There’s a saying in politics that you can’t argue with results. New Zealand has an enviable record in the Covid-19 era, with fewer infections and deaths, and lighter restrictions (over a year) than almost any country....

If the Valentine’s Day outbreak has done anything positive it is this: The difference between New Zealand’s performance and the Government of New Zealand’s performance has finally been contrasted.

There’s a saying in politics that you can’t argue with results. New Zealand has an enviable record in the Covid-19 era, with fewer infections and deaths, and lighter restrictions (over a year) than almost any country.

Little of that can be attributed to the efforts of the Government - our response has been successful because of the actions of New Zealanders - but you can’t argue with results. No government faced an easier task, given our isolation, population age and density, wealth, and civil society. That may be true, but to point it out is to argue with results.

The comedy of errors over the past three weeks has finally shown that the Government’s performance and New Zealand’s results are actually different things. The Government failed to fully trace a cluster of fifteen cases.

Instead of saying, ‘we should have done better,’ it decided to blame the people. The Prime Minister publicly denouncing citizens who have no platform from the highest podium in the land was unseemly. When it revealed they hadn’t actually broken any rule, the Government had remembered to make, it was embarrassing.

The excuse that the Government had texted someone fifteen times backfired. What it really told us is that there was no system other than sending endless unanswered texts to Covid-19 contacts.

Triumphal announcements that the Government had secured vaccines seemed out of place while Auckland was locked down and the Government had a tenuous grasp of events. More worrying is that, nearly three weeks later, we have no better idea when vaccinations will arrive, when they will be distributed, or what being vaccinated will actually mean.

It would be easy to indulge in a little schadenfreude. This jingoistic Government’s little dances, team of five million, and heavily scripted public service announcements are falling apart. Unfortunately, the situation is too serious for that.

The Valentine’s Day outbreak and associated lockdowns were the final straw for many businesses that survived two lockdowns but not this one. The company liquidation pages are filling up, with the IRD behind many wind ups.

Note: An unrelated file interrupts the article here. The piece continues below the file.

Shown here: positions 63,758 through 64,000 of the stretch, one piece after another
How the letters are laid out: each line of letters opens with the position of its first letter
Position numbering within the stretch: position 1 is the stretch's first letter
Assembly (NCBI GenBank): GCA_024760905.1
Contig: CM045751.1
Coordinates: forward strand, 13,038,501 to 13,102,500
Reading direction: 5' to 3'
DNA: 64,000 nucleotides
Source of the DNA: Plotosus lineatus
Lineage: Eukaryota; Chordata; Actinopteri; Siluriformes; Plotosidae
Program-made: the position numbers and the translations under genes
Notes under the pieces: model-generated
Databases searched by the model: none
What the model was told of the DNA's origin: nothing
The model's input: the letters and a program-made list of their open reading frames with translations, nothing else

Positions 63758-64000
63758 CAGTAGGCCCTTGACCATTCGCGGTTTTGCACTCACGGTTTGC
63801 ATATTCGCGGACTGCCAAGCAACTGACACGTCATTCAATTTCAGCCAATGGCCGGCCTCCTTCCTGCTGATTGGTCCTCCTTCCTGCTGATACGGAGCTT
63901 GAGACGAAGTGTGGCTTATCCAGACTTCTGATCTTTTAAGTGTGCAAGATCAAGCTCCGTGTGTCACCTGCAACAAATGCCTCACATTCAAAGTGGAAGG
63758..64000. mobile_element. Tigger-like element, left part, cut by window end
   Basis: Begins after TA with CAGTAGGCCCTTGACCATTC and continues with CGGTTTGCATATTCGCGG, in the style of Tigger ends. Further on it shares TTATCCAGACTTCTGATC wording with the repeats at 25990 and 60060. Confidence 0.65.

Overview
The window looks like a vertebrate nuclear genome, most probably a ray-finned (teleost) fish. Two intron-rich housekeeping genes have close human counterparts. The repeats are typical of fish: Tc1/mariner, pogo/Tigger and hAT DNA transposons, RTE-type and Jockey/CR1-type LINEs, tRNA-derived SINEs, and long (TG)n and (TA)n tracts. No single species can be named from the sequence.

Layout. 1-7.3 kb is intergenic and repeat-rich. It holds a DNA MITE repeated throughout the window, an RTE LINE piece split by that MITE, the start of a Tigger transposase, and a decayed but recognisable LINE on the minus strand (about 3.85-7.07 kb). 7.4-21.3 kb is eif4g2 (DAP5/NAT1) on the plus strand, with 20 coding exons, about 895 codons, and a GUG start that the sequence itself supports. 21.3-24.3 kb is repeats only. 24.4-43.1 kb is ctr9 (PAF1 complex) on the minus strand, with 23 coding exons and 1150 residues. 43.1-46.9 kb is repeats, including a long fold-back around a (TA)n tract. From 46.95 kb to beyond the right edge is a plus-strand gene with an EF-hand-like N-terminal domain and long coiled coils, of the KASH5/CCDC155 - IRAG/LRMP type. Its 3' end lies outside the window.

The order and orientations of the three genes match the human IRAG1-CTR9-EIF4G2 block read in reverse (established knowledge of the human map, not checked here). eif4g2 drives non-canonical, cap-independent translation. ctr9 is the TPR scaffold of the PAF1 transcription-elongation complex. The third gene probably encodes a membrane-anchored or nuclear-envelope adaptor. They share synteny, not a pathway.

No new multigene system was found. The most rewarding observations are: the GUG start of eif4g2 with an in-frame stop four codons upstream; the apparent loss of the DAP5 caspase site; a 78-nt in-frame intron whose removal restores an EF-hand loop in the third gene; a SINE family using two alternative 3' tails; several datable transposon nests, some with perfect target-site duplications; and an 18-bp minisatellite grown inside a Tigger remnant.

The greater problem is that we cannot afford to stand still, because the Covid situation is moving. We need not only to deal with the Government’s current failings, but look forward to the Covid world of Q3 and Q4 this year, and beyond.

That world is being reshaped by four big trends. Mass vaccination is changing the parameters of the pandemic. New variants are having the opposite effect, making it less predictable. Governments around the world are appending their Covid responses with new testing and tracing technologies in response. The public are becoming fatigued with the required measures, as are public finances.

Those trends will make our current approach unsustainable. It will be harder to justify such costly restrictions when vaccinated people can fight off the virus more easily and have less chance of passing it on to others. Vaccines will crowd out other responses.

New variants may undermine vaccines, at least temporarily, but they may appear seasonally for years, so will require a response that can last that long. We can’t seriously lock down and borrow money every time a new variant gets out, for as long as it takes.

Fortunately, testing and tracing technologies allow for more surgical responses to outbreaks that don’t kill the patient. The problem is that New Zealand isn’t using any of them.

New Zealand’s economy has recovered faster than expected, but even the bravest Finance Minister would think twice about repeating the monetary and fiscal sugar hit required last time. Ditto the level of compliance, the air was more defiant this time. Fatigue will compound the vaccine, variant, and technology issues, increasing demand for a new response.

The good news is that the Valentine’s Day Outbreak has the potential to be a turning point, if we want it to be.

Throughout the pandemic, ACT’s mantra has been to make constructive criticisms when necessary and helpful suggestions where possible. Stay tuned for more of that approach later this week.

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